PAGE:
Now, I've learnt that tea tastes best served in fine bone china cups. No, really, apparently it does. I personally think it just looks nicer. And one should select a good leaf. This would obviously require a bit of knowledge on the types of tea available. Now I'm in trouble. I still don't know my Darjeeling from my Assam! I grew up in South Africa, and was bottle fed Rooibos tea, so this is always still my first choice. Don't dear mum wasn't being an irresponsible parent. Rooibos is caffeine free, and packed full of goodness! So, at my tea party you would be served a choice of Builder's, Rooibos, and if you're lucky, Earl Grey. The last one obviously because it sounds posh! What tea do you drink? My dear friend Heather opened her pantry cupboard to show me her selection of teas just the other day. I think she must have joined the UK Tea Council, who claims that there are around 1500 varieties of tea available today. I think she's got them all in her pantry! So, with this new found knowledge on tea, I'm gearing up for what I'm going to call the 'Most Terrific Tea Time Challenge'! I shall endeavour to try as many new types of tea as humanly possible! Watch this space!

Before I go and stick the kettle on, I'd like to share my latest thrifting bargain with you. As it's tea related, this would be an appropriate time to show you! I have a soft spot, no, a gooey, melt-in-the-middle kind of a soft spot for pretty china. I was tickled pink when I found a very spiffy, rosy tea set of six cups, saucers and cake plates, all in mint condition, and fine bone china to say the least, for a mere £3,50! Not a chip, crack or sign of china fatigue in sight! I can't wait to have a cup of Rooibos in these!

Oh so lovely...sigh...

Tea anyone?
One lump or two?
Yes, there are times when it's nice to fill up the tea pot, lay the table with fabulous tea time fancies, and have a proper grown-up afternoon soiree. But, equally, as we have learnt, it can be just as pleasant to have a pinkie pong party, one a little less fussy...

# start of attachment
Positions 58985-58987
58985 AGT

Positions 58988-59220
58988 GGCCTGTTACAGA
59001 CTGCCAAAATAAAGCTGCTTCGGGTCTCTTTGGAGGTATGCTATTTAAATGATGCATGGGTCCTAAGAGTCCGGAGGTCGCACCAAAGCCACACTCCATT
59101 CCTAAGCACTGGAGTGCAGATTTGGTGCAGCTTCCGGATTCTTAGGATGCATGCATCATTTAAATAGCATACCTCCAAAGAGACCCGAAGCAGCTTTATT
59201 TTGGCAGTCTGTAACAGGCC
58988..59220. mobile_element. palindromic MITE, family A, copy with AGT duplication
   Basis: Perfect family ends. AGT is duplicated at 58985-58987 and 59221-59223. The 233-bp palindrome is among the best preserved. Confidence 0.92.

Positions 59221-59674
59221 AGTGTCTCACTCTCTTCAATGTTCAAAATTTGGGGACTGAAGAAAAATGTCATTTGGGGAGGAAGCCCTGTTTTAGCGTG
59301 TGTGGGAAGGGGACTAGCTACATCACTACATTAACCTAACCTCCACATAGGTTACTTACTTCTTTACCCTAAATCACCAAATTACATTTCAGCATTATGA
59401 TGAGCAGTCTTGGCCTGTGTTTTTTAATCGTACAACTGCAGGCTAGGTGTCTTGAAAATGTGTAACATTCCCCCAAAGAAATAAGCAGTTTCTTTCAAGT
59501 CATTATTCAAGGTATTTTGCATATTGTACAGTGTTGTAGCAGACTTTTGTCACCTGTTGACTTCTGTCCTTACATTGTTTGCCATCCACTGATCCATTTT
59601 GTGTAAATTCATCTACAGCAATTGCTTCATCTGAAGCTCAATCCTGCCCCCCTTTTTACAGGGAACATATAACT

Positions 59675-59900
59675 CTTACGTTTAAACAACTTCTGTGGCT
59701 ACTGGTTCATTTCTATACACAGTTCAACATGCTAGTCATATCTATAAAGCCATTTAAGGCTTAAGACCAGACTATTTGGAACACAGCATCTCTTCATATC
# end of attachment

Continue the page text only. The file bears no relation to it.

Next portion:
Dinky donuts from a box...
 Pastries from the supermarket...
 The most important ingredients: Warm hearts, sweet smiles...
 Thank you for staying a while! I hope you'll have an awfully nice week,  and may sweet, happy endings follow you wherever you go!
Tania ♥


  1. I do so love 'proper' afternoon tea. I'm afraid to say I do it the Cornish way but without the butter :) loving your pretty teacups!
    Victoria xx

  2. :) I'm so tickled to be mentioned on here, Lovely Lady!! Xx Though, I suppose I should fess up now...while shopping in P'boro this morning I went in TK Maxx...and two new tins of tea came home with me! Blackcurrant, raspberry & cinnamon AND peppermint, spearmint & strawberry. Drinking a cuppa of the latter right now. It's looooovely. Will have to share some with you! Love the new tea set -- it's gorgeous! I am in complete agreement about tea (and coffee!!) tasting better in a proper china cup! My great Oma also insists cream and sugar go in the cup before pouring the tea. Swears she could taste the difference...and oddly enough...I swear I can too!

  3. Tea for two,
    And two for tea.
    Me for you
    And you for me.....

    Oh, Tania! I had so much fun reading your post! How I love Keeping Up Appearances with good old Hyacinth! I have a special fondness for Daisy and Onslo.
    Do you have Constant Comment Tea in GB? It's my very favorite.
    How I would love to come to your darling home for tea, my sweet friend!
    Big hugs,
    Carolynn. xoxo

  4. I too grew up in South Africa but merely tolerate Rooibos tea - give me a nice strong cup or mug anytime but the mug has to be thin china for tea (it really does taste better)

    I love your set & the vintage feel.

    Dee at the Carlton